FFA NEW HORIZONS: It’s really amazing how agriculture teachers can make such an impact.
RAY STARLING: For me, I had absolutely phenomenal agriculture teachers. One, Dr. Barry Croom, is an ag educator out in Oregon now. He was at N.C. State, and prior to that he was my high school ag teacher. I had a great relationship with Glenn Howell, too. Both of them were just phenomenal teachers. They did their SAE visits. They hauled us all over the kingdom for events. They were a part of the rural family where I was from, and I can’t thank the two of them enough.
I was fortunate to go and be a counselor at FFA camp, and some stuff like that, and so I felt like I had a number of ag teachers, folks from other schools, who also mentored me. By the time I graduated from Midway and by the time I got involved as a state officer and a national officer, I felt like I had an entire community of ag teachers supporting me, so I definitely want to give credit where credit is due. It is absolutely due with them.
FFA NEW HORIZONS: You mentioned parliamentary procedure. Were there any other CDEs that you competed in?
RAY STARLING: Parli pro obviously took the most time. I was fortunate. My elder brother, who’s two years older than me, was on a state-winning parliamentary procedure team as a senior. He went off to college, and he was not able to continue to practice and compete in the national competition, so they subbed me in on the national thing, so I got to compete at the national level on parli pro.
I also participated in prepared public speaking, extemporaneous speaking and Creed speaking. I was second in Creed my freshman year in the state competition. The next year, I won extemporaneous as a sophomore. The third year, we were pretty close in parliamentary procedure. Then the fourth year, in prepared public speaking, I think I got second place.
And finally, even though I didn’t grow up on a poultry or chicken farm, or turkey farm, I did poultry judging. That was also cool and a lot of fun. Interestingly, recently I was working on an avian influenza outbreak issue, and was thinking about my days judging poultry in FFA.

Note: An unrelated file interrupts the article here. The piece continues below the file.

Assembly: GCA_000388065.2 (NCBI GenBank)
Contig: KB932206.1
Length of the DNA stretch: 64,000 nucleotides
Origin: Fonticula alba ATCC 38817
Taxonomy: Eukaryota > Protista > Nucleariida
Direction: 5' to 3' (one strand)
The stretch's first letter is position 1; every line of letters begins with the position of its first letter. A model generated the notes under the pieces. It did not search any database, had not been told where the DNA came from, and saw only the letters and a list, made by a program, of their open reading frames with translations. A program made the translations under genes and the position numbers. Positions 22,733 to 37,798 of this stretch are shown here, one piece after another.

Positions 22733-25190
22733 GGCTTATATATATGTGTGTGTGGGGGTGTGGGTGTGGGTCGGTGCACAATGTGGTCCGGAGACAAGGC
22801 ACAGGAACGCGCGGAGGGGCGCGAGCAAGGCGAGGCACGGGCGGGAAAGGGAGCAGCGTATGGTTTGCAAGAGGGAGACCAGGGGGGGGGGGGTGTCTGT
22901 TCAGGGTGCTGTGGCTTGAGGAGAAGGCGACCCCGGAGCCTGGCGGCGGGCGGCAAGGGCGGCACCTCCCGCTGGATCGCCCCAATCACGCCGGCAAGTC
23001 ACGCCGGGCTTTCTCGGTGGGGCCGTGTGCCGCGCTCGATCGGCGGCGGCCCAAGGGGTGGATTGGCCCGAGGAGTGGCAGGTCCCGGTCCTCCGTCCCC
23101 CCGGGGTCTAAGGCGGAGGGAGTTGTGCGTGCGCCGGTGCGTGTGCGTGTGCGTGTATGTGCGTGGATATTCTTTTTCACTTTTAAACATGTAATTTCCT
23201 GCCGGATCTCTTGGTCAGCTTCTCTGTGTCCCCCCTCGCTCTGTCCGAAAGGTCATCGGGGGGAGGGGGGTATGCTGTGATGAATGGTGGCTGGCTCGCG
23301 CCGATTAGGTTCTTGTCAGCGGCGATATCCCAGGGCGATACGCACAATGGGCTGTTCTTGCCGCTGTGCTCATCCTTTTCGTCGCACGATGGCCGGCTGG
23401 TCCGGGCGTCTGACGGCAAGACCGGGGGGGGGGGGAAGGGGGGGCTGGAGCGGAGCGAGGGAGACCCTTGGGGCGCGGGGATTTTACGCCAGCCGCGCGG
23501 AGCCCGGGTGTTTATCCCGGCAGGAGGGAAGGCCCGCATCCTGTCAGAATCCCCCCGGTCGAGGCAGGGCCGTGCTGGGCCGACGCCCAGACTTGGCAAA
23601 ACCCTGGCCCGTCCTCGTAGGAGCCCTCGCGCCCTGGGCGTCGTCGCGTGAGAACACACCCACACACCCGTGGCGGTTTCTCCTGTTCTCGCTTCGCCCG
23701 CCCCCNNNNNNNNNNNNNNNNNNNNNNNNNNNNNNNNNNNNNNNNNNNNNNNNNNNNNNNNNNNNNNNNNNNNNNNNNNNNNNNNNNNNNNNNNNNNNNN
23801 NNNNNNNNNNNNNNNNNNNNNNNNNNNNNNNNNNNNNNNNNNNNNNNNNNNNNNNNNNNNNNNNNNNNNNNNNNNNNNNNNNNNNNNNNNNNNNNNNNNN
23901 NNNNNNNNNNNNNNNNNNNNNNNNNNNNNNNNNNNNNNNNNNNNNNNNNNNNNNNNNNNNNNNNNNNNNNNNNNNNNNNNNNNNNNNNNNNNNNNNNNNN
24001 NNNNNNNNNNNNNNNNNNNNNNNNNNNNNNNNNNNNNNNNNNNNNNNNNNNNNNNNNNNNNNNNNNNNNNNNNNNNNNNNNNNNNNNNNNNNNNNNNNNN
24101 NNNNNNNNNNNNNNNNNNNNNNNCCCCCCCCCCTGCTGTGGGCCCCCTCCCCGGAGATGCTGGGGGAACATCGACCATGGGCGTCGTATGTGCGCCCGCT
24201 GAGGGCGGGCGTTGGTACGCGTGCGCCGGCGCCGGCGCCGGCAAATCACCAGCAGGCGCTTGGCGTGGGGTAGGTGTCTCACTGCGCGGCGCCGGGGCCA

FFA NEW HORIZONS: What advice would you share with FFA members or alumni who are interested in a similar line of work?
RAY STARLING: The same things FFA taught me. I believe in having a plan. I believe that the best way you prepare for the next job is to do the job you’ve got today extremely well. I am very blessed. I believe in the political and elected world—different folks are targeted for bringing different strengths to the table. In my case, I believe I got this job because I had worked hard as a staffer for a member of the ag committee and as a chief of staff for a senator in the United State Senate.
It all happens so quickly. For this position, I literally got a call at my desk at 9:20 a.m. one morning. After just a brief back and forth with the guy that was calling me, who was a Deputy Assistant to the President, he wanted to know if I could be at the White House at 10 a.m. for an interview. Forty minutes later, I’m in a cab and I’m coming through security at the White House.
I didn’t campaign for the job. I didn’t even know exactly what they were going to do with this position. I knew it was important, and I knew we needed to watch who went into that role, and how they filled it, but I was not expecting it. I think having a plan is great. Thinking through what you want to do next is great, but you’ve got to be ready to jump at opportunities when you get them. Having a chance to work at the White House, it’s a once in a lifetime thing.
FFA NEW HORIZONS: What are you hoping to accomplish in your new role?
RAY STARLING: Agriculture is a huge part of our economy. It’s a huge part of our social fabric. It’s a huge part of who we are as Americans in terms of our history, and so the main thing I want to accomplish is to make sure that the agriculture community knows that they have someone advocating for them inside the White House. The fact that the President has filled this position, and has a dedicated position at the White House for agriculture, is I think a testament to his interest in it and a testament to the fact that we are going to be taken seriously and have a seat at the table.
I think it’s hard to guess what our policy outcomes will be, and what our accomplishments will be, but I think the biggest accomplishment is even if things don’t always go our way in terms of a policy decision, having a seat at the table and being able to at least be invited to and to influence that conversation is important.
FFA NEW HORIZONS: What is one of the biggest challenges facing agriculture, and how can FFA members help?
RAY STARLING: When I think about limits on what we’re able to do in the ag sector, one of our biggest limitations is access to talent. It’s access to talent in the ag ed classroom and having wonderful well-equipped teachers who are excited about mentoring and guiding students. It’s a challenge in terms of producing the next generation of farmers, and it’s a challenge for those who harvest our crops that we may not see but during certain times of the year. I think from a big picture perspective, the biggest challenge is having talent to help us do what we do best and that’s feed ourselves, and feed part of the world.